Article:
I reached up and grabbed one of the wires to test the zap and didn't get a jolt at all. I used the other hand to press it to the inside of my forearm to test and came back with a big popping zap that hurt just as much as the fence I remembered as a kid. They didn't turn this sucker down AT ALL. My arm hurt, my stomach lurched, I felt a little tingle in my leg where my foot was in a puddle. I had to stand there for minute or two and psyche myself up to get to the point I could do it. I backed up and sprinted as hard as I could through the hanging wires. I know they worked on a pulse so I thought if I went quickly enough I may be able to avoid some of the pain by catching in the middle of a cycle. I felt a few small zaps from the first row, and about 4 more from the second row. As I was almost through the second row I felt a wire wrap around my head and I caught a huge zap right in the temple. I felt another brush my face and give me another jolt and then I fell. I was actually dizzy and nauseous and for a second a forgot to breathe. I raised up onto my hands and knees and heard an announcer telling me to keep going. I started to stand and got another zap. That was enough for me and I threw myself forward and through the last row of wire with only another small zap or two as I went through. I think I got it about 8 times total. I'm really glad that was the last obstacle because my muscles were all cramping and pissed and I was hot and miserable and sore. I know this doesn't sound like a very positive review at this point BUT I HAD SO MUCH FUN!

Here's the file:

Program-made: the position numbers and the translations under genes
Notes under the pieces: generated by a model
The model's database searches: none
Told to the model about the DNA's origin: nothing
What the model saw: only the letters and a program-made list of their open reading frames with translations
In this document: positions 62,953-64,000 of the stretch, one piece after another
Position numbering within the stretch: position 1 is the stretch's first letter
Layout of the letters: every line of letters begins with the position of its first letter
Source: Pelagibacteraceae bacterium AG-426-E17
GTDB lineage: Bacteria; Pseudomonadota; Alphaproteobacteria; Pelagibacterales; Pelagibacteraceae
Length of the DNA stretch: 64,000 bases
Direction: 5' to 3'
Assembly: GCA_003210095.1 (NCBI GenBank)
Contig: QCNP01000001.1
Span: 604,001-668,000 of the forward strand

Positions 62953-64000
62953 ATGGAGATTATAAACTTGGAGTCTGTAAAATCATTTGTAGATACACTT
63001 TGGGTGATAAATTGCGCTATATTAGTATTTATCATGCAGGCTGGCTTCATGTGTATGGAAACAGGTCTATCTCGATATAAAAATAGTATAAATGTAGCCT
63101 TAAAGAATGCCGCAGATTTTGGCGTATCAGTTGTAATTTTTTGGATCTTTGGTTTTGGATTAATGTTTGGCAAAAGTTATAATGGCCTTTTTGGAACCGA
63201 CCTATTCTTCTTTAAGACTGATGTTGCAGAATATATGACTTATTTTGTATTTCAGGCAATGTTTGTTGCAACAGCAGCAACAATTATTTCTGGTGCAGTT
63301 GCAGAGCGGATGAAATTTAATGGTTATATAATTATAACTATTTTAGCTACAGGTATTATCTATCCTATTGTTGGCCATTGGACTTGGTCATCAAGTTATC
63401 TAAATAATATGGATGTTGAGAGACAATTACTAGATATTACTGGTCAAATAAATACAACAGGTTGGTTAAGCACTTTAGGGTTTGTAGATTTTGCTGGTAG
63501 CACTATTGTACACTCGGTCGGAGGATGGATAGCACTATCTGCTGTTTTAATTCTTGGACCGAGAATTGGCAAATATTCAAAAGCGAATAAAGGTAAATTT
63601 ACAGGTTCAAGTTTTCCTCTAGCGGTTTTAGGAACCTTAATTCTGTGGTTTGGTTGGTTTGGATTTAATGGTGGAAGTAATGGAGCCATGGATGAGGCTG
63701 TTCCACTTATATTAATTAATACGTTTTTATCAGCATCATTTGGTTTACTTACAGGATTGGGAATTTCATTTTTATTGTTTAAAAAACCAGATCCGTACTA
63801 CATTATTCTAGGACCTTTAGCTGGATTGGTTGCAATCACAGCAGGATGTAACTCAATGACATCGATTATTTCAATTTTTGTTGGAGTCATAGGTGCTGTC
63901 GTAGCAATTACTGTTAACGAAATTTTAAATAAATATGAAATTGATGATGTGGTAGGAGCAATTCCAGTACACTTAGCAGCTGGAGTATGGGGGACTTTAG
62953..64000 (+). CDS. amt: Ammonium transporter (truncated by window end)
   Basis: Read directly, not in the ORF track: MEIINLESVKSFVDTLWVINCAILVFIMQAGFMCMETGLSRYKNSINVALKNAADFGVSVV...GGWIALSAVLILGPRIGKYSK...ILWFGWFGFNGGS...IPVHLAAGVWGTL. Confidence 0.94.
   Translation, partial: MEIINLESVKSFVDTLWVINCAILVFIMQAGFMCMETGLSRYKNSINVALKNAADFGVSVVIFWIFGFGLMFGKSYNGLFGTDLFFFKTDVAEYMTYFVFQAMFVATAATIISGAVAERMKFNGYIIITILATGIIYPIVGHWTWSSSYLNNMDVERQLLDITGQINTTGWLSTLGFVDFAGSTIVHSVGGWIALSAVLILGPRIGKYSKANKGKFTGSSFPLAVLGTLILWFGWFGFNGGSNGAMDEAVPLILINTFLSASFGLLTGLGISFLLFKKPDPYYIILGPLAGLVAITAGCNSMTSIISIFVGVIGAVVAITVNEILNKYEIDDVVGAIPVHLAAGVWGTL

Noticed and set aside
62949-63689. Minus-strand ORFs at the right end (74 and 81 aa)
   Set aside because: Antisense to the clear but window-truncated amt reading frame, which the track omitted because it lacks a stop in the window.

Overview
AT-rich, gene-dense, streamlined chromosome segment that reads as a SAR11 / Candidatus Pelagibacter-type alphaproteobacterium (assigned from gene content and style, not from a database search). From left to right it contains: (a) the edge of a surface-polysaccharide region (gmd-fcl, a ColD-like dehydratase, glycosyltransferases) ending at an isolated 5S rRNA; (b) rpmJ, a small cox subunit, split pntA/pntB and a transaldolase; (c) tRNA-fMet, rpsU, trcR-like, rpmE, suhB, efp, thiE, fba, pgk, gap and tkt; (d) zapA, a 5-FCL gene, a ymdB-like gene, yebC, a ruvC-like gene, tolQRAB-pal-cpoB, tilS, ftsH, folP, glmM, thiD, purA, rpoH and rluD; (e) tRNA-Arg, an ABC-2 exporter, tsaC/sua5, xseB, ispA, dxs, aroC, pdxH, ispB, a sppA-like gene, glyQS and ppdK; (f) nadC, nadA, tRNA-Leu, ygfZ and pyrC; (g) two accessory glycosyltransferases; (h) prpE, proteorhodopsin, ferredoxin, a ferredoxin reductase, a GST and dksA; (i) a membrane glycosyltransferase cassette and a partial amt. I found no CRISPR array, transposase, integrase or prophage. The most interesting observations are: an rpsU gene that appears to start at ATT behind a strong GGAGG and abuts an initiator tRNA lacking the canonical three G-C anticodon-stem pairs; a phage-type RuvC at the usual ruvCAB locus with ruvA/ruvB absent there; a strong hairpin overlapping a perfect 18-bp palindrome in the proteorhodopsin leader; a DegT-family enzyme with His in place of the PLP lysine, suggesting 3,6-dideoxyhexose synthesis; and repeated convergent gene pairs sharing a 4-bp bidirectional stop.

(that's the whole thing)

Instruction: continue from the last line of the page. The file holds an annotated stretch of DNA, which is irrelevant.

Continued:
As you cross the finish line after all the electrocution, lovely ladies award you with your prize: The coveted orange Tough Mudder headband. They even let you give them incredibly muddy hugs!